In the autumn of their lives, more Japanese women are starting businesses
dpa Friday, August 11, 2017, 12:56 pm TWN
IIDA, Japan — Yoshiko Zakoji recalls her friends and neighbors being shocked when they heard she was planning to start her own business at the age of 60 in the mountainous city of Iida.
"People asked me what on earth I was going to start" following her husband's retirement, the 85-year-old business owner recalled.
Zakoji, who was then a full-time housewife with no work experience, opened a shop in 1992, selling traditional local food and goods handmade by locals and her acquaintances. She encouraged other elderly people to follow suit.
"In an ageing society, I thought older people like me also need to play a part," she recalled.
People aged 65 and older will constitute 38.4 percent of Japan's population by 2065, up from 26.6 percent in 2015, according to estimates from the National Institute of Population and Security Research.
Neither Zakoji nor her close family members had experience operating a business, so she traveled to Tokyo to attend "citizens' business school" organized by Women's World Banking (WWB) Japan.
Zakoji also established a non-profit group to address local issues in the sleepy, sprawling city, which is located about 180 kilometres west of Tokyo.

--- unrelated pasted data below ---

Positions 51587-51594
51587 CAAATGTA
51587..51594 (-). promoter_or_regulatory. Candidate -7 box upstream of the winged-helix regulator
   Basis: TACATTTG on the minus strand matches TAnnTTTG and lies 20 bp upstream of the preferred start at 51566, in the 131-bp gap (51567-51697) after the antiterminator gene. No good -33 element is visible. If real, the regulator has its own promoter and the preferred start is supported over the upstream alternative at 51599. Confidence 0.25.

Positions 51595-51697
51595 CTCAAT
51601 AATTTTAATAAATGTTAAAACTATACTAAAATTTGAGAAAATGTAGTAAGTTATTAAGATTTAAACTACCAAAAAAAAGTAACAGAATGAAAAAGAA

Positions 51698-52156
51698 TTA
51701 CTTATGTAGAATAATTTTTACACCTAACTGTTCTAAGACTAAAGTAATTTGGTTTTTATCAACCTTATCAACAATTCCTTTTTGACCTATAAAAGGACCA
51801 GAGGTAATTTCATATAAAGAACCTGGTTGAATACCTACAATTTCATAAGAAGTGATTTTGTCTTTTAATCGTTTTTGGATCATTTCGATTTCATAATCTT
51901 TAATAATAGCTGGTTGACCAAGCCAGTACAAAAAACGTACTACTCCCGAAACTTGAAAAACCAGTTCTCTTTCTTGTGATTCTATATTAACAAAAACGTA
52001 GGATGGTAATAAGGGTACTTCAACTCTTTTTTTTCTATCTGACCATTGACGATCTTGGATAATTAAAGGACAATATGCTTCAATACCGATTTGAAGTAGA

Zakoji's late husband used to help with her business and non-profit work, she said.
"My husband's understanding was crucial," she said. "He knew I wanted to do something for the community."
The couple refurbished their house to start her business on the first floor and let locals utilize a space on the second floor for pottery and flower-arranging classes.
On weekends, some volunteers help non-Japanese residents study Japanese, math and other subjects. The opportunity has existed for 24 years, as the city has seen more people from abroad.
Zakoji even worked with city officials to invite Kyoko Okutani, the head of WWB Japan, to help promote a spirit of entrepreneurship in the conservative region.
"I've seen more women set up little businesses around here," Zakoji said.
Prime Minister Shinzo Abe has said he wants to create a society in which "all women shine." But married women still face difficulties in re-entering the country's rigid and male-dominated workforce, even if they are educated and willing to work.
Japan ranks 111th among the world's 144 countries in gender equality, according to the 2016 Global Gender Gap report from the World Economic Forum.
Ryo Tsunoi had a hard time finding a job after quitting her job as a public school teacher. After taking some menial jobs, Tsunoi decided to start her own business.
She learned how to make bread and opened a bagel shop named Koharubiyori — which means "a warm autumn day" — in the city of Saitama, north of Tokyo, 10 years ago.
With her family's support, Tsunoi's business proved so successful that her two sons also launched their own bagel shops.
"I've enjoyed this business so much because I'm the one who decides everything," the former teacher said.
Japanese women are increasingly interested in starting their own careers or businesses after child-rearing ends and their husbands retire, said Atsuko Arisawa, the director of the non-profit organization Rokumaru 60 in the city of Yokohama.
Rokumaru 60 helps women improve their job skills in order to get rehired or to start their own businesses.
"Many women have more flexibility, compared with men in the same age group. Many men worked for the same company for decades," Arisawa said.
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